Amazon Web Services pairs with Hugging Face to target AI developers


(Reuters) – Amazon Web Services (AWS), the cloud computing arm of Inc (AMZN.O), on Tuesday said it is collaborating with startup Hugging Face, a software development hub, to make it easier to carry out artificial intelligence work (AI) in Amazon’s cloud.

While new generative AI services like chat-based search engines from Microsoft Corp (MSFT.O) and Alphabet Inc’s Google (GOOGL.O) have captured the public’s imagination, tech companies such as AWS are also vying behind the scenes to supply the tools and services that software developers will need to weave similar technology into their own products.

AWS, the biggest cloud computing provider, already offers tools to help developers create AI-based software, including proprietary computing chips for raining AI algorithms on huge amounts of data at lower cost than rivals to services that reduce how much time it takes to create a chatbot or other AI products.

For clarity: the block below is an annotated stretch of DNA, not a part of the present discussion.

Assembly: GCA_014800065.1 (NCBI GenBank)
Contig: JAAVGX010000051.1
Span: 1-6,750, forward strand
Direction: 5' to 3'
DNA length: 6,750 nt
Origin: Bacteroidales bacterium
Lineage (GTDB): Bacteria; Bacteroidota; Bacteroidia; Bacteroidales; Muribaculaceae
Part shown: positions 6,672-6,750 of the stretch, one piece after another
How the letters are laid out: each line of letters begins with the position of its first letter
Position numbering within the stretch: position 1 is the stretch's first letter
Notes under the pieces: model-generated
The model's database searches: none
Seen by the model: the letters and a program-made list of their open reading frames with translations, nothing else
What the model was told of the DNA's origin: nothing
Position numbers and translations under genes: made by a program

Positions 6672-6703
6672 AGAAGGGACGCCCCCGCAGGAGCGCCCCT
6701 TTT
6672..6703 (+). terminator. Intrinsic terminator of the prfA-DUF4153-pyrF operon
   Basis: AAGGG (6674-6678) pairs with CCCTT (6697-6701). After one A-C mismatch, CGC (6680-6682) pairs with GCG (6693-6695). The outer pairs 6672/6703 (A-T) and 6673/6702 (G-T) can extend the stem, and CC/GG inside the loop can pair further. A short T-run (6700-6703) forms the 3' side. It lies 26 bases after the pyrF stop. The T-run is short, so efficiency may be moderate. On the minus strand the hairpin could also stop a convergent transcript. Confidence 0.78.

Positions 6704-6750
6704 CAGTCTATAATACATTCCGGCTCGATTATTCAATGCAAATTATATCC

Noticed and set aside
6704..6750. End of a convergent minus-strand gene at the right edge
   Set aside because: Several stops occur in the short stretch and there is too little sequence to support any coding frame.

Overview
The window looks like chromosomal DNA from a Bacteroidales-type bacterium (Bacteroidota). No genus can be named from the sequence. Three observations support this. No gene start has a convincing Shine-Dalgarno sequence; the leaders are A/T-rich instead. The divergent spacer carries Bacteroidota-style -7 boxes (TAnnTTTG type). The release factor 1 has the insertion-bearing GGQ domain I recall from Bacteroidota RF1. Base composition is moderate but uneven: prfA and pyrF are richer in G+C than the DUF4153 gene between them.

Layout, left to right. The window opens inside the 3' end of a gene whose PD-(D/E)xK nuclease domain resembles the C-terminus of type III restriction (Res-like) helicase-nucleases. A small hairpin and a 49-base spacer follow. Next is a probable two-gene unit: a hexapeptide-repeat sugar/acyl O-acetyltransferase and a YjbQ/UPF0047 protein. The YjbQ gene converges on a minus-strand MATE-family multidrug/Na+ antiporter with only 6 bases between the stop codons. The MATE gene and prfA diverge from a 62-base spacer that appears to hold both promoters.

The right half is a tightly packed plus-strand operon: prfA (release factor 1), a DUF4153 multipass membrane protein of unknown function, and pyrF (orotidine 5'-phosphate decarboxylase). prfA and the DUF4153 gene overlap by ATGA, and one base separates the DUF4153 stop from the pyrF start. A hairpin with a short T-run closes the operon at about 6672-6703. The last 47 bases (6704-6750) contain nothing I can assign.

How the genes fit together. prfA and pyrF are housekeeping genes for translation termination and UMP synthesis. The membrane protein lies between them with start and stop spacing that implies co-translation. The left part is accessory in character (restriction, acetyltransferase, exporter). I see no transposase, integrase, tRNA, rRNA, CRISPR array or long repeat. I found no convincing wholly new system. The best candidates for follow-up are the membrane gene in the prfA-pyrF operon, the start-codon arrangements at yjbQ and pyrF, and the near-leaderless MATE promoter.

On Tuesday, AWS said it will work with Hugging Face, a New York-based company that has become a central place online where AI developers share open-source code and models. Clem Delangue, Hugging Face’s chief executive, said that while the deal is not exclusive, the startup is working closely with AWS on making it easy for developers to take code from the site and run it on the AWS cloud.

“For this product collaboration, we’re dedicating significant engineering resources to build our shared products,” Delangue told Reuters in interview.

Delangue also said the next generation of Bloom, an open-source AI model that competes in size and scope with the model that Microsoft-backed OpenAI used to create ChatGPT, will be run on Trainium, a proprietary artificial intelligence chip created by AWS.

Swami Sivasubramanian, vice president of database, analytics and machine learning at AWS, said he believes technologies like Trainium can help developers save money as AI takes up more computing power and AWS wants to make it less time consuming for developers to adopt them.

“We want to make sure they have access to our silicon and networking innovations,” Sivasubramanian told Reuters.

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